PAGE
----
The color of ash dominates the entire mountain ridges surrounding Qardaha, south of Lattakia, a week after firefighting teams controlled the worst wave of fires that engulfed the Syrian coast in decades.
A number of villagers stand in front of their modest homes on a small cliff in the town of Bsout in the city of Qardaha. They look with regret at the olive groves and the hundreds of acres of pine and cypress trees destroyed by the fire.
In the presence of the village mayor, the residents count their losses to government employees: “Here is an olive grove of 6 dunums and a smaller grove next to it...”
The employees do not scrutinize these details as it is impossible to know what these orchards contained before turning into ashes. They write what they hear. Only farmers hope that this information will bring some financial or relief support.
An almost final count of the Lattakia Agriculture Directorate estimated the size of the damage at 7,190 hectares, with around 1.3 million fruit trees that were completely burned, including 1.1 million olive trees, 200,000 citrus trees, 3,000 apple trees, and 44,000 trees of various types.
Civil aid began to reach the villages of Qardaha. In cooperation with the Ministry of Social Affairs, NGOs sent trucks containing basic food such as sugar and rice and allocated sums of money to people of the affected areas. The government pledged to provide 1.53 billion pounds to about 150 fire-stricken villages and towns.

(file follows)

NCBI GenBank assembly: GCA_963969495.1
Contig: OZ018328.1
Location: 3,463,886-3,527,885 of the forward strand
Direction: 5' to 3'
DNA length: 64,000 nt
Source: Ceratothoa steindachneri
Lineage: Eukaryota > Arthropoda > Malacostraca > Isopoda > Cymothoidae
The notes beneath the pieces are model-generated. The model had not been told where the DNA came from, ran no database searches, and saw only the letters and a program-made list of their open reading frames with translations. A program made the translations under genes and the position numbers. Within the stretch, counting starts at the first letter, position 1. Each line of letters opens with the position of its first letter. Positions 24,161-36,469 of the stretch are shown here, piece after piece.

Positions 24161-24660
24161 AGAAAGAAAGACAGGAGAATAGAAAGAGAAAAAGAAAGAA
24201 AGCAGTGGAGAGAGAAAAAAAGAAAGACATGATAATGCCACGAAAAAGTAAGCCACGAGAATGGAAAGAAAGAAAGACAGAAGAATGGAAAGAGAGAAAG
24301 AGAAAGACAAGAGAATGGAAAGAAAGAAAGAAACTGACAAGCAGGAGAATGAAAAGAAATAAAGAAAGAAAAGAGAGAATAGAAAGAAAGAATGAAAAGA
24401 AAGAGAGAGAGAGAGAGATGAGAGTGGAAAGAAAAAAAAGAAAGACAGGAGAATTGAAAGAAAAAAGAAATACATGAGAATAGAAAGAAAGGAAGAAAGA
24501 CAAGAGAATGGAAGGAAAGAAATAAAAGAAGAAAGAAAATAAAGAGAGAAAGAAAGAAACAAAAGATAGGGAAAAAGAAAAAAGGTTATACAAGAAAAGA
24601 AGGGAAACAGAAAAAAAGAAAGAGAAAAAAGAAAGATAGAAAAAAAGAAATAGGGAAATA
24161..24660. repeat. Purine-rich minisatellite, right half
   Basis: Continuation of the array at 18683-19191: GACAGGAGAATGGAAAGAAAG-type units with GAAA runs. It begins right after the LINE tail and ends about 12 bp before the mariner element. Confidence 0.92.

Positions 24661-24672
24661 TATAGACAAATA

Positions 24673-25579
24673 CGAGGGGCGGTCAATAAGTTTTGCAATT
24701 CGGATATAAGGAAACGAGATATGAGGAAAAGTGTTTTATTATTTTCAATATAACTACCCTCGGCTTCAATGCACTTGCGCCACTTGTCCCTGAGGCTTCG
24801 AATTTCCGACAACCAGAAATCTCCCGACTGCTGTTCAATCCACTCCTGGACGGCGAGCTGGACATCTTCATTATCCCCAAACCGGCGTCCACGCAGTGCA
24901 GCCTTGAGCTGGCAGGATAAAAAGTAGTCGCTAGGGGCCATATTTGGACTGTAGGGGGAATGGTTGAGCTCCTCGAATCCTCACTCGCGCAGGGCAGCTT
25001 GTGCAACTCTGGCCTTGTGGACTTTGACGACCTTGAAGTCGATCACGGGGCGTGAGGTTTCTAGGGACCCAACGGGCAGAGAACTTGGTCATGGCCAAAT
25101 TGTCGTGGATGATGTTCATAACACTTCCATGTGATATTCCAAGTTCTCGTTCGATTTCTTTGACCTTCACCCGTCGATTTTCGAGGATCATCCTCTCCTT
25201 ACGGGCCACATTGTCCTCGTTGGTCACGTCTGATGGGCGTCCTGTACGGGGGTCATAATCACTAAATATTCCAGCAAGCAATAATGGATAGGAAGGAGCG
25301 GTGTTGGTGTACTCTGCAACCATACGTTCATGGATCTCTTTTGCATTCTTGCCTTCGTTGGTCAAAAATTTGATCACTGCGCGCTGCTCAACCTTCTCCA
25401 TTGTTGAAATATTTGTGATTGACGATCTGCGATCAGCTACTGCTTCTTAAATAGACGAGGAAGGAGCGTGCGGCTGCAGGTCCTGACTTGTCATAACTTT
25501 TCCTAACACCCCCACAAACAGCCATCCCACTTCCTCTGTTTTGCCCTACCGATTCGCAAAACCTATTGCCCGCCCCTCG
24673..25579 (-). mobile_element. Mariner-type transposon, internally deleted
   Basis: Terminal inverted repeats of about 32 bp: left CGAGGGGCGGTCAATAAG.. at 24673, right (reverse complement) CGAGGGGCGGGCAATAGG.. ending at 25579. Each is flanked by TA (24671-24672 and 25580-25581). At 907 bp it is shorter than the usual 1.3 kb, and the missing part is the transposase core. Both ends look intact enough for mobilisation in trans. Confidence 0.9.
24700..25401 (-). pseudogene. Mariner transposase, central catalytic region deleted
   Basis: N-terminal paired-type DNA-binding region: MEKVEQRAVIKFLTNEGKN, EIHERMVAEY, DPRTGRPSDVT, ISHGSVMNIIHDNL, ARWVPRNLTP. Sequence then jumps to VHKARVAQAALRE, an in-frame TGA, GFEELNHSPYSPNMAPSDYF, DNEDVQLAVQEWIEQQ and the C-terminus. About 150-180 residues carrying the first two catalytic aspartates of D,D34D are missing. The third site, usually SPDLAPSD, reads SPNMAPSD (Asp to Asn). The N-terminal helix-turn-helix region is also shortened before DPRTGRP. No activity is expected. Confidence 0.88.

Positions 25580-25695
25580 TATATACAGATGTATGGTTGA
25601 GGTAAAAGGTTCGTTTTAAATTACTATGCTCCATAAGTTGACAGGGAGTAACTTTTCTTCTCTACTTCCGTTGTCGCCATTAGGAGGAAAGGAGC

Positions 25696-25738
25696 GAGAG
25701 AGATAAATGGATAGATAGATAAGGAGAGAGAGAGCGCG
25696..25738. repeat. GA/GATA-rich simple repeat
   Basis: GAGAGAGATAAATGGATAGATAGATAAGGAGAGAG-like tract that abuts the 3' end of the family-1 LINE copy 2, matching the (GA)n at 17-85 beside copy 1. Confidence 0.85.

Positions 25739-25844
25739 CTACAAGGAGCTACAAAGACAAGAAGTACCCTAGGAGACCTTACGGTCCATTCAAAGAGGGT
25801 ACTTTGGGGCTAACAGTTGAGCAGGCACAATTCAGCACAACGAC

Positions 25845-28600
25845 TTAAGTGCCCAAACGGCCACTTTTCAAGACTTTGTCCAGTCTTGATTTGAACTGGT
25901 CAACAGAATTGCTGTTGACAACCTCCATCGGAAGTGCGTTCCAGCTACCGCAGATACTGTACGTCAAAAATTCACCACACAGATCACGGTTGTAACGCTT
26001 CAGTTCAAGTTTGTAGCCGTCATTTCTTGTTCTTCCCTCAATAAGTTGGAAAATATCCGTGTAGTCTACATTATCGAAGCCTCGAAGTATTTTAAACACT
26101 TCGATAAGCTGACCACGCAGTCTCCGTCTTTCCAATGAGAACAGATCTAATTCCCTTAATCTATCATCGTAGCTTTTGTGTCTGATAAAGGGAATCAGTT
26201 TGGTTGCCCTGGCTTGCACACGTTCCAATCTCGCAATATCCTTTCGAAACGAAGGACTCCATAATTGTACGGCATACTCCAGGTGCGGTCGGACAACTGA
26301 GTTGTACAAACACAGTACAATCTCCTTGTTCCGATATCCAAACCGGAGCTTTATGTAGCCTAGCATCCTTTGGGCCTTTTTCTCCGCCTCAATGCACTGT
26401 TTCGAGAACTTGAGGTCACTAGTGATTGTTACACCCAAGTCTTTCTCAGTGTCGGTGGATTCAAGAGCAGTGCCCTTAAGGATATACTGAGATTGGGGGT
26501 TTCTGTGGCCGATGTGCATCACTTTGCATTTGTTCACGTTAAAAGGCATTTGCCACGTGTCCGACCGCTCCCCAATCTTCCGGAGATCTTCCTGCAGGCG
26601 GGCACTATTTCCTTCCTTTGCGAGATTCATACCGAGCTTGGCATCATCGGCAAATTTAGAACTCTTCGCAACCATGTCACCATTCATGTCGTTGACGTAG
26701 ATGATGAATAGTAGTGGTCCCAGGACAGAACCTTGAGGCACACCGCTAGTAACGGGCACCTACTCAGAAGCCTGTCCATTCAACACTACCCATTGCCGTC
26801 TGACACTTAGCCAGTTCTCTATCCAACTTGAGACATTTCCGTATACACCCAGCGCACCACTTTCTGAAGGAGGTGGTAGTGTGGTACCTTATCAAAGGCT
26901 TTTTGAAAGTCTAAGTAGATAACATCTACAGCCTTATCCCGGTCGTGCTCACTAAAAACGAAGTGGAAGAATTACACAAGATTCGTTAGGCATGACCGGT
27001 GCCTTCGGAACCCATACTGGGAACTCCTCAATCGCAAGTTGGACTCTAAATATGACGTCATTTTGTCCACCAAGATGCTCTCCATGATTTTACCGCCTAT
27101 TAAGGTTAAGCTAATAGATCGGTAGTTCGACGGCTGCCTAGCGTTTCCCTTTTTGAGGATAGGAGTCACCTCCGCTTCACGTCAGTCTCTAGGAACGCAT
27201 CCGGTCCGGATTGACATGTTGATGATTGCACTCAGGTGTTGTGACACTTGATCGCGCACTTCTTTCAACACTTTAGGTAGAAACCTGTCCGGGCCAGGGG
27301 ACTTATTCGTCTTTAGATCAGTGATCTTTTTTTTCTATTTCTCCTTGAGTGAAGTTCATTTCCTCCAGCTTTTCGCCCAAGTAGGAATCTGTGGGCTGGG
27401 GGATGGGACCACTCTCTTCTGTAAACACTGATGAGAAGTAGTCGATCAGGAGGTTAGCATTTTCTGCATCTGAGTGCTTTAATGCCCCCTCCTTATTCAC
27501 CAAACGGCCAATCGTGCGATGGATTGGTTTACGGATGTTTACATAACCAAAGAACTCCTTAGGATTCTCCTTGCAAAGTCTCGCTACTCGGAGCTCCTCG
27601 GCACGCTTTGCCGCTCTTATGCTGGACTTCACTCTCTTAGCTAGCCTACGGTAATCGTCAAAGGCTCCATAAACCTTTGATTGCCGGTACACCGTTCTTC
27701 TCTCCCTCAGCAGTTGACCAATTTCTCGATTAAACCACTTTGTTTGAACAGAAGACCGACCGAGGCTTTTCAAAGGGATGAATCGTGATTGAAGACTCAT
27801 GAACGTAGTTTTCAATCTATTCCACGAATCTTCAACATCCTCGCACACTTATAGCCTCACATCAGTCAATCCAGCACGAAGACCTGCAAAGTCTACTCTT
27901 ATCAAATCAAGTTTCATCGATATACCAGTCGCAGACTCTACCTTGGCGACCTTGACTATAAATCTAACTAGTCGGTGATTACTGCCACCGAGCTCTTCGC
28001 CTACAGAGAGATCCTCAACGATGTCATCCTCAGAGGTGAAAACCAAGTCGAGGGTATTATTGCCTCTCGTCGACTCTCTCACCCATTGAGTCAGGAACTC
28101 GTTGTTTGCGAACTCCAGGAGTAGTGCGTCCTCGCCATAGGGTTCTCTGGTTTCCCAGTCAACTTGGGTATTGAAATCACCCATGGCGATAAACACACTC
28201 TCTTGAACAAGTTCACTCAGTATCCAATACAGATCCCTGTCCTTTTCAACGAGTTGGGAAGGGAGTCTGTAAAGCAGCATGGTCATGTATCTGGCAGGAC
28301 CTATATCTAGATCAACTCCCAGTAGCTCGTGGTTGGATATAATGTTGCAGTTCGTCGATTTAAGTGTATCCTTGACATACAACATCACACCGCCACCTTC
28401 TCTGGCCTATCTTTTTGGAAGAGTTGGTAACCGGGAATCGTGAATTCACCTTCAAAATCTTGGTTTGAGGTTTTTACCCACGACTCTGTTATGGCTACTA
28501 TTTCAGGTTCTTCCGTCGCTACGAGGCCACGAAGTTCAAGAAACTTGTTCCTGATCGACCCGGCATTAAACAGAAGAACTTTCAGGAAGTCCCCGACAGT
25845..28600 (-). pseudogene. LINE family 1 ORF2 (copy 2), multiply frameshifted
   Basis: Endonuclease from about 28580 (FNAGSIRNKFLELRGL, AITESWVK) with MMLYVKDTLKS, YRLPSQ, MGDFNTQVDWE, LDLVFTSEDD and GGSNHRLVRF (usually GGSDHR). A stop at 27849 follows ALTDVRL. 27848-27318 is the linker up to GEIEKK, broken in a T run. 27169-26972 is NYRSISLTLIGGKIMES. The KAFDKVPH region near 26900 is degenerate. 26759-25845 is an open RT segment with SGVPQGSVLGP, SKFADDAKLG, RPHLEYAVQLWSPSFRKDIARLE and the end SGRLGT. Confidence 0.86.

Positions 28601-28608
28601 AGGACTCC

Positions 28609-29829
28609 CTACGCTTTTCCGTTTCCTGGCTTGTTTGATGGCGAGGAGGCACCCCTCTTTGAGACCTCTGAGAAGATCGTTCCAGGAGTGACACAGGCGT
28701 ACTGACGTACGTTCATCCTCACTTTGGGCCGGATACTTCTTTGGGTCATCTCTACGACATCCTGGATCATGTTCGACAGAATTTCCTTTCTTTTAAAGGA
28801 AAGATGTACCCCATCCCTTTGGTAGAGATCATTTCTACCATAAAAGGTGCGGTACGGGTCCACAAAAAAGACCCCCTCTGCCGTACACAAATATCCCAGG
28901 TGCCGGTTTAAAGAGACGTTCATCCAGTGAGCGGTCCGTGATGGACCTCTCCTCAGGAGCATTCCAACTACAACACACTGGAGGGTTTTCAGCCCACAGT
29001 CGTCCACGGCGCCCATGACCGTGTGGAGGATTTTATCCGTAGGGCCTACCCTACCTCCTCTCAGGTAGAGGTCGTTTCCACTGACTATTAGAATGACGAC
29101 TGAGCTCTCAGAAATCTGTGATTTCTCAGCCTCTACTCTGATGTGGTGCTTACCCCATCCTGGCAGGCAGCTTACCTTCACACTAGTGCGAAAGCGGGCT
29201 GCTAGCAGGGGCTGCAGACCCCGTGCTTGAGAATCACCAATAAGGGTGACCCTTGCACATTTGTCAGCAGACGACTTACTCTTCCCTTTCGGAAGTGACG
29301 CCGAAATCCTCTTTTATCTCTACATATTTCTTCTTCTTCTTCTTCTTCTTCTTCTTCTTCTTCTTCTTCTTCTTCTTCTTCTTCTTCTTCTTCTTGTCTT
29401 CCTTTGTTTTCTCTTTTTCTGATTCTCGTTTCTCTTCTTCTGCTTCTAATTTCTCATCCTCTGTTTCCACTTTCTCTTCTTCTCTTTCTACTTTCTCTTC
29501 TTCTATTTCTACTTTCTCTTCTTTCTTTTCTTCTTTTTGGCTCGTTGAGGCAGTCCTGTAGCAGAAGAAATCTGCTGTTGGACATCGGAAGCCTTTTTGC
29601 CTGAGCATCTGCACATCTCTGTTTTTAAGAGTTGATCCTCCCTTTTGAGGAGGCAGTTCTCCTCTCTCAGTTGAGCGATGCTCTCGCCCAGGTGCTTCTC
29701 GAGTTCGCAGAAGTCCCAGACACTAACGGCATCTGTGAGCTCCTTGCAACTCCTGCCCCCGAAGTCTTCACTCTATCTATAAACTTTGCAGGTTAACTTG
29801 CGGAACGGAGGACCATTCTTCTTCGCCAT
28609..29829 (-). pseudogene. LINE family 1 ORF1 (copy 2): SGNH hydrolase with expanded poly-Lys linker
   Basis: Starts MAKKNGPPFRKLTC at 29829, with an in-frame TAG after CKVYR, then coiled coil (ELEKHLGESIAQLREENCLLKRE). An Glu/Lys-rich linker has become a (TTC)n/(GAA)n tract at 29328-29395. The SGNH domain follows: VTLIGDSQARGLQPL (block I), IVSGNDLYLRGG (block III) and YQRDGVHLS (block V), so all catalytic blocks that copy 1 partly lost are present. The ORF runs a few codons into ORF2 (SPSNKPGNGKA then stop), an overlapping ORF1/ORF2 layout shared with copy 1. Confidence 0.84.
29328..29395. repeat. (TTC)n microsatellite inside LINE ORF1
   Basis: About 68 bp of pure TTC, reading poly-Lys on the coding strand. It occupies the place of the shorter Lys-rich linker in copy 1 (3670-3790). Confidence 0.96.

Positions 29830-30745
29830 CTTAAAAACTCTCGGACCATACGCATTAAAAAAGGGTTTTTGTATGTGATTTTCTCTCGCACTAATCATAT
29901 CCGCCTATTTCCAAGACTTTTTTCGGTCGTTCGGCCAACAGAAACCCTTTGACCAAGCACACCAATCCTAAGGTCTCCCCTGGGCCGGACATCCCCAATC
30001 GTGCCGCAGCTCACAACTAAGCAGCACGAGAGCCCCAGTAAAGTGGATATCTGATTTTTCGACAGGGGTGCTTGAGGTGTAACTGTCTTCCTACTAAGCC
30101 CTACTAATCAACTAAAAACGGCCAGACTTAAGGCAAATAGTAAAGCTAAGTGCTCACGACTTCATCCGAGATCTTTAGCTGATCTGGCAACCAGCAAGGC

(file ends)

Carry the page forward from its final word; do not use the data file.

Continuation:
In the villages of Blouran and Umm al-Touyur, north of Lattakia, the fire destroyed large areas of land. The traditional Syrian resort destination has turned black due to the fire.
More than a hundred firefighting vehicles, heavy machinery, and helicopters of the Syrian army participated in the attempt to control the fires that first broke out on Friday, Oct. 9, in 65 sites and then spread to 30 other locations, which dispersed the efforts of the civil defense teams.